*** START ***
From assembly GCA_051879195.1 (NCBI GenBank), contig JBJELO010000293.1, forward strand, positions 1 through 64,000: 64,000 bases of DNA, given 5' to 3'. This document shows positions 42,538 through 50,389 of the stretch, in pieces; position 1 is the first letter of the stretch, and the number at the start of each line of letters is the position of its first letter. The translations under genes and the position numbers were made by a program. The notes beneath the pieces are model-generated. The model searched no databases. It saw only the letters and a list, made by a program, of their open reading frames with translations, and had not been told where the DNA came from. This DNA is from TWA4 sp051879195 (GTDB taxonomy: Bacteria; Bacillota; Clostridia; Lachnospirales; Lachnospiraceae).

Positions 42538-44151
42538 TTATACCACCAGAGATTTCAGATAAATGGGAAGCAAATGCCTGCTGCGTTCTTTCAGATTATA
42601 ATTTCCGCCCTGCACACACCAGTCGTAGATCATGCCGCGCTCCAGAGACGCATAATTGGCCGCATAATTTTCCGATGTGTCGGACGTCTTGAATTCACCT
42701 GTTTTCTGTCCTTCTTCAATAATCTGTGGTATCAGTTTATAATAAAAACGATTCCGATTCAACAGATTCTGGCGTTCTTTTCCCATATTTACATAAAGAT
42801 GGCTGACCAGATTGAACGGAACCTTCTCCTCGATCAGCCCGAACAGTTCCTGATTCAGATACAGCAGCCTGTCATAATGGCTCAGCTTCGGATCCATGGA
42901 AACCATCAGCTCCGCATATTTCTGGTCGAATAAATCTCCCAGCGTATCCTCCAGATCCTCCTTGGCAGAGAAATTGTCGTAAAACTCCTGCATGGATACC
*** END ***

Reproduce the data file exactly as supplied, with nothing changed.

From assembly GCA_051879195.1 (NCBI GenBank), contig JBJELO010000293.1, forward strand, positions 1 through 64,000: 64,000 bases of DNA, given 5' to 3'. This document shows positions 42,538 through 50,389 of the stretch, in pieces; position 1 is the first letter of the stretch, and the number at the start of each line of letters is the position of its first letter. The translations under genes and the position numbers were made by a program. The notes beneath the pieces are model-generated. The model searched no databases. It saw only the letters and a list, made by a program, of their open reading frames with translations, and had not been told where the DNA came from. This DNA is from TWA4 sp051879195 (GTDB taxonomy: Bacteria; Bacillota; Clostridia; Lachnospirales; Lachnospiraceae).

Positions 42538-44151
42538 TTATACCACCAGAGATTTCAGATAAATGGGAAGCAAATGCCTGCTGCGTTCTTTCAGATTATA
42601 ATTTCCGCCCTGCACACACCAGTCGTAGATCATGCCGCGCTCCAGAGACGCATAATTGGCCGCATAATTTTCCGATGTGTCGGACGTCTTGAATTCACCT
42701 GTTTTCTGTCCTTCTTCAATAATCTGTGGTATCAGTTTATAATAAAAACGATTCCGATTCAACAGATTCTGGCGTTCTTTTCCCATATTTACATAAAGAT
42801 GGCTGACCAGATTGAACGGAACCTTCTCCTCGATCAGCCCGAACAGTTCCTGATTCAGATACAGCAGCCTGTCATAATGGCTCAGCTTCGGATCCATGGA
42901 AACCATCAGCTCCGCATATTTCTGGTCGAATAAATCTCCCAGCGTATCCTCCAGATCCTCCTTGGCAGAGAAATTGTCGTAAAACTCCTGCATGGATACC